Secure WordPress Against Fake and Disposable Email Spam
In this howto, we’ll show how to use the Fiddlemail WordPress plugin to secure your WordPress installation against the usage of disposable email addresses (also known as fake or trash mail addresses).
What are disposable email addresses and why block them?
Disposable email addresses are often used to register for various services using fake data. The emails arriving at the corresponding mail box are visible to the public and mostly deleted shortly after, e. g. ten minutes. There is no registration required to read emails arriving at this mailbox.
As a service provider or owner of a website, normally you don’t want users to sign up with an address like this as it means you won’t be able to contact them later. Users of a fake email inbox won’t check their mailboxes for any other reason than getting the activation link – the mailbox can be considered dead.
- Recent WordPress, at least 3.8
- PHP 5.4+
Install the plugin
Go to Plugins -> Add New
Enter the keyword Fiddlemail into the search box and wait for the results to load. Then click the Install Now button in the plugin box.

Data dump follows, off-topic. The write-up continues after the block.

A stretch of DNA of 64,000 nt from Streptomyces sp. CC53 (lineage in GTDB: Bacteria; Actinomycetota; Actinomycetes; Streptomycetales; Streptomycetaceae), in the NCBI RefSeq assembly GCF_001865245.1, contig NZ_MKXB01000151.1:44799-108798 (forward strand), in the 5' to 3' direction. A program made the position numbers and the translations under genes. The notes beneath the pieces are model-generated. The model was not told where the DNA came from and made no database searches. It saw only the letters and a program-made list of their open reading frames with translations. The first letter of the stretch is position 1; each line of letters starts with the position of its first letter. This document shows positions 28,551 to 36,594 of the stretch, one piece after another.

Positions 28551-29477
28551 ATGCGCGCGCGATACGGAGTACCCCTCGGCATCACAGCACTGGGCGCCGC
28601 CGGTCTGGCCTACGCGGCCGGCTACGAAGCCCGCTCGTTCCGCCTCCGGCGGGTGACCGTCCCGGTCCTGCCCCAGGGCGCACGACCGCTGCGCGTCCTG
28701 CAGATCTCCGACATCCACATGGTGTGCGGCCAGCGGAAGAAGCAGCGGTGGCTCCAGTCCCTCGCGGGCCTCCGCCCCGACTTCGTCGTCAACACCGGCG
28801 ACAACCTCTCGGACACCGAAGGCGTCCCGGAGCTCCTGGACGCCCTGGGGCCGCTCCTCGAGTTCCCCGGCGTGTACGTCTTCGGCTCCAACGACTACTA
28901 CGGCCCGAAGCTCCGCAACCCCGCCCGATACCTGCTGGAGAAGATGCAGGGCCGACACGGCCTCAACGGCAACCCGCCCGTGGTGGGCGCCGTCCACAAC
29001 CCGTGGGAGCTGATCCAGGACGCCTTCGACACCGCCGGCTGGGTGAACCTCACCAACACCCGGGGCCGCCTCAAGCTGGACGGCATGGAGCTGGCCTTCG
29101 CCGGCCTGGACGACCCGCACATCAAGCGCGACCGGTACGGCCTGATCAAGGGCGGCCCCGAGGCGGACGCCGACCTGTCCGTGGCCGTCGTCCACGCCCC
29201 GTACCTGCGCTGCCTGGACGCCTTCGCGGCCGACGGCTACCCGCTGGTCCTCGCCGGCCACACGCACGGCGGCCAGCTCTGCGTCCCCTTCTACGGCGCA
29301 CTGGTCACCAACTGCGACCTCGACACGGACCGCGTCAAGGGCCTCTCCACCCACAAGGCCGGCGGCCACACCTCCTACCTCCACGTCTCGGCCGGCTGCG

Activate the plugin by clicking the Activate button in the plugin box.
Set up the plugin
At this point, you need an API key from .
Register at Fiddlemail
Enter your email address and choose a (secure) password. Then click the register button.
Shortly after, you will get an email containing a verification link that you have to click to activate your account.
After that, you can log in with your credentials.
Get a free API key
At the account overview, scroll down to the API plans and click the choose button below the Fiddlemail Free box.
This will immediately create an API key that will show up on your account page.
You can show the details of your key(s) by clicking on the i button right-hand of the key field.
Copy the key to the clipboard.
Activate key in WordPress
Go to Settings -> Fiddlemail
Paste the key into the API key field. Then click save. Once the key was checked you can see the status of your key on the settings page. Information depends on what type of key you got (free or paid plan).
- API plan
This shows which plan (free or premium) you are currently using.
- Key active
Shows if the key is currently active and can be used.
- Valid until
On paid plans this shows you how long your key is still valid or when your subscription is renewed.
- Score feature available
Yes or No. Show if your key is allowed to use the extended query feature or not. This will show “yes” on paid plans, “no” on free plan.
- IP slots used
You can use a single API key on multiple ip addresses (servers). This shows you how many of your available ip slots are already used. The information might not be up to date if some of your servers you set the key on did not yet make any API queries.
- Queries last minute/hour/day/month
This shows you the usage of your key and the corresponding limits (if any).
The plugin is now ready to use, but we’ll tweak some settings to make it suite our needs.
Click the Settings tab.